There are lots of changes in Milwaukee’s landscape this week. Here are a few of them ... along with one thing that hasn't changed much in more than a century.
For example, yesterday I tweeted about Milwaukee Public Museum’s project, which begins this week, to replace the reportedly unstable marble south facade on its eight-story tower with 234 solar panels.
The work will take about five months and will require the temporary closing of the butterfly wing during the removal work, which will last about a month.
Surely the change will alter the look of the main facade of the museum, which was completed in 1962. According to communications director Carrie Becker, the bird sculpture currently on the tower will be saved and mounted on the wall to the right of the main entrance.
The solar panels will generate an estimate 77,533 kilowatt hours of electricity annually. According to a press release, that’s enough to power 442 60-watt light bulbs for eight hours a day for a year.
Today is the day that the city will officially break ground on The Standard @ East Library project.
Mayor Tom Barrett, third district Ald. Nik Kovac, Milwaukee Public Library Director Paula Kiely, and Brett Haney and Ryan Schultz, owners of developer HSI Properties, will put ceremonial shovels to soil today at 1910 E. North Ave., at 1:30 p.m.
The multi-use development, slated for completion late next year, will house a new 16,000-square foot East Library, along with 99 apartments and parking.
Of more immediate value to me on a daily basis is the opening of the Pleasant Street Bridge. While the official ribbon cutting takes place on Thursday at 4 p.m., with a bash to follow at nearby Wolf Peach, I spied on Twitter this morning that the bridge was open to traffic and so I reverted to my old route to see for myself.
The new bridge is wide and smooth, with brightly painted bike lanes and crosswalks. It’s too bad the bridge house on the nearby Cherry Street Bridge wasn’t viewed as a challenge to be bettered. The one here is pretty unassuming.
Meanwhile, 31st Street School, designed by Van Ryn and DeGelleke and built in 1895, has gotten a new paint job this summer. Like Eighth Street School, the building – which now houses Westside Academy – has a multi-colored facade. But, then, it has had a variegated aspect for a while now.
The new version is mostly white, with details painted in the shade of crimson that was formerly the main color. Back then, the details were a pinkish, almost peach color. The green highlights from the previous paint scheme have been maintained.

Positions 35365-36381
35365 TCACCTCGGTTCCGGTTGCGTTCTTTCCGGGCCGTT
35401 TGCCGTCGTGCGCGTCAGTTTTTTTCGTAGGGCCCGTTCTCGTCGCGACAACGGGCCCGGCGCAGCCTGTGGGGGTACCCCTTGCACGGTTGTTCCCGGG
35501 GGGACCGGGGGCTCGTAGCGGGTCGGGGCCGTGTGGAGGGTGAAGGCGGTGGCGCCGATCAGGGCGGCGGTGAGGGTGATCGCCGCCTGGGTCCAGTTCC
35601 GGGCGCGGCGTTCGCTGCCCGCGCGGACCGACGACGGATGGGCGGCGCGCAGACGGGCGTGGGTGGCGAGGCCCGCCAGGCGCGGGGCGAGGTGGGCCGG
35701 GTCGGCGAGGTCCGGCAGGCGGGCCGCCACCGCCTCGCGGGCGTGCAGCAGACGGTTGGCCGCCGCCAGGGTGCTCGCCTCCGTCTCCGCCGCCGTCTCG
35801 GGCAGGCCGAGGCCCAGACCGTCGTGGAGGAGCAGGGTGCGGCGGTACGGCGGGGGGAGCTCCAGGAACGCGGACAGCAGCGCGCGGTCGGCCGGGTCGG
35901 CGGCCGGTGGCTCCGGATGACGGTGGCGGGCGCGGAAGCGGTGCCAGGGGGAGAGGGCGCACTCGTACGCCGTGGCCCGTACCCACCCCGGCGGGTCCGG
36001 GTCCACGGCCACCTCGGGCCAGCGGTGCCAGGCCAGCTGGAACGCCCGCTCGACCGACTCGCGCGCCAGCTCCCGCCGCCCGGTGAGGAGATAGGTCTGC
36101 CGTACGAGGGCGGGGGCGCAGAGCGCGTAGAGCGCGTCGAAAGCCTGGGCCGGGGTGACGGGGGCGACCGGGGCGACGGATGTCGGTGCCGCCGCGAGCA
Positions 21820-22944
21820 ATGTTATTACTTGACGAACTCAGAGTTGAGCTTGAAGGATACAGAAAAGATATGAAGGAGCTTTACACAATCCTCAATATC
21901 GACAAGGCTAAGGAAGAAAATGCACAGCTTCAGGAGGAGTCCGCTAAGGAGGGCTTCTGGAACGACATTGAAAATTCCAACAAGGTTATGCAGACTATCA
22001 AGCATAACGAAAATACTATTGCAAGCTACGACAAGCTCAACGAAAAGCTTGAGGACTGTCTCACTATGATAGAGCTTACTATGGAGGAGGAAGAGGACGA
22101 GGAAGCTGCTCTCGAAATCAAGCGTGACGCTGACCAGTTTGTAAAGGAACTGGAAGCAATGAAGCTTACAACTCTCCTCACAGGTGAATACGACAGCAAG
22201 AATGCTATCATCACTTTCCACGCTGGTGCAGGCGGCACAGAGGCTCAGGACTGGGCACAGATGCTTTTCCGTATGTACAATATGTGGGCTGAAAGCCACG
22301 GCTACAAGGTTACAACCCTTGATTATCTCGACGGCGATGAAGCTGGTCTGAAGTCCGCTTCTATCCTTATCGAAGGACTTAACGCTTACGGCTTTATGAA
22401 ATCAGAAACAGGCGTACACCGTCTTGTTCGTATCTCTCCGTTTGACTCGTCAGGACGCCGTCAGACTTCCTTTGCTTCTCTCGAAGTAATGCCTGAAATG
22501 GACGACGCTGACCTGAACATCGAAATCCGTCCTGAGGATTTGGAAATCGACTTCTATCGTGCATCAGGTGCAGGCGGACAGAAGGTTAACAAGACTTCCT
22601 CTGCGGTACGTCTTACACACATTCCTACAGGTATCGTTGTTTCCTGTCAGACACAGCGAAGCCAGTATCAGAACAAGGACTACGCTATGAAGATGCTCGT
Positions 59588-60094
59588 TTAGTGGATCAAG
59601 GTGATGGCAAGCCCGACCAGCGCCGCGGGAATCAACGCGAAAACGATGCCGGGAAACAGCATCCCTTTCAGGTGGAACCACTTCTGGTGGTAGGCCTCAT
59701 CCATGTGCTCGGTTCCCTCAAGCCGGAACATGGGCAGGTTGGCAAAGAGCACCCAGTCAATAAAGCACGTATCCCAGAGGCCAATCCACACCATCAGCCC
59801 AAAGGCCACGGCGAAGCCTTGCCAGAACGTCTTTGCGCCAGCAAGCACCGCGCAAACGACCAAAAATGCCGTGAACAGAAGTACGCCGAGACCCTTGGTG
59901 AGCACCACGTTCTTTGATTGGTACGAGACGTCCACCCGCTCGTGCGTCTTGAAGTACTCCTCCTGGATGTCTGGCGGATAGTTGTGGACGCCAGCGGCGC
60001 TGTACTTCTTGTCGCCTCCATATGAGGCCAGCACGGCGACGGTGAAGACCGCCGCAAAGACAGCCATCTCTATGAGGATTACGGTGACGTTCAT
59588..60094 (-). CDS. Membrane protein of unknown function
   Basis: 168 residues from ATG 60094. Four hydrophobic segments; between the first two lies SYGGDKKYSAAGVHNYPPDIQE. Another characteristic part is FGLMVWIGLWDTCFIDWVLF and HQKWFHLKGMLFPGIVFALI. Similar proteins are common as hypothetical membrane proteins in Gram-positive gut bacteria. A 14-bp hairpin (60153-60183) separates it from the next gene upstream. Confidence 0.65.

The effect is a much airier, brighter and welcoming look. But we'll see how it looks in a couple years. The white paint that used to cover many vintage schoolhouses looked pretty ratty once it lost its sheen and started to peel.
And, finally, as a reminder that while something is always changing, there are many other things that stay the same.
Though I see the two-story cream city brick house at 1324 N. Marshall St. that is home to St. Paul's Thrift Shop, almost daily, I never before noticed the flower motifs on the lintels. Some are losing their definition but others are much sharper. I’ve included a photo above for your enjoyment.
Born in Brooklyn, N.Y., where he lived until he was 17, Bobby received his BA-Mass Communications from UWM in 1989 and has lived in Walker's Point, Bay View, Enderis Park, South Milwaukee and on the East Side.
He has published three non-fiction books in Italy – including one about an event in Milwaukee history, which was published in the U.S. in autumn 2010. Four more books, all about Milwaukee, have been published by The History Press.
With his most recent band, The Yell Leaders, Bobby released four LPs and had a songs featured in episodes of TV's "Party of Five" and "Dawson's Creek," and films in Japan, South America and the U.S. The Yell Leaders were named the best unsigned band in their region by VH-1 as part of its Rock Across America 1998 Tour. Most recently, the band contributed tracks to a UK vinyl/CD tribute to the Redskins and collaborated on a track with Italian novelist Enrico Remmert.
He's produced three installments of the "OMCD" series of local music compilations for OnMilwaukee.com and in 2007 produced a CD of Italian music and poetry.
In 2005, he was awarded the City of Asti's (Italy) Journalism Prize for his work focusing on that area. He has also won awards from the Milwaukee Press Club.
He can be heard weekly on 88Nine Radio Milwaukee talking about his "Urban Spelunking" series of stories.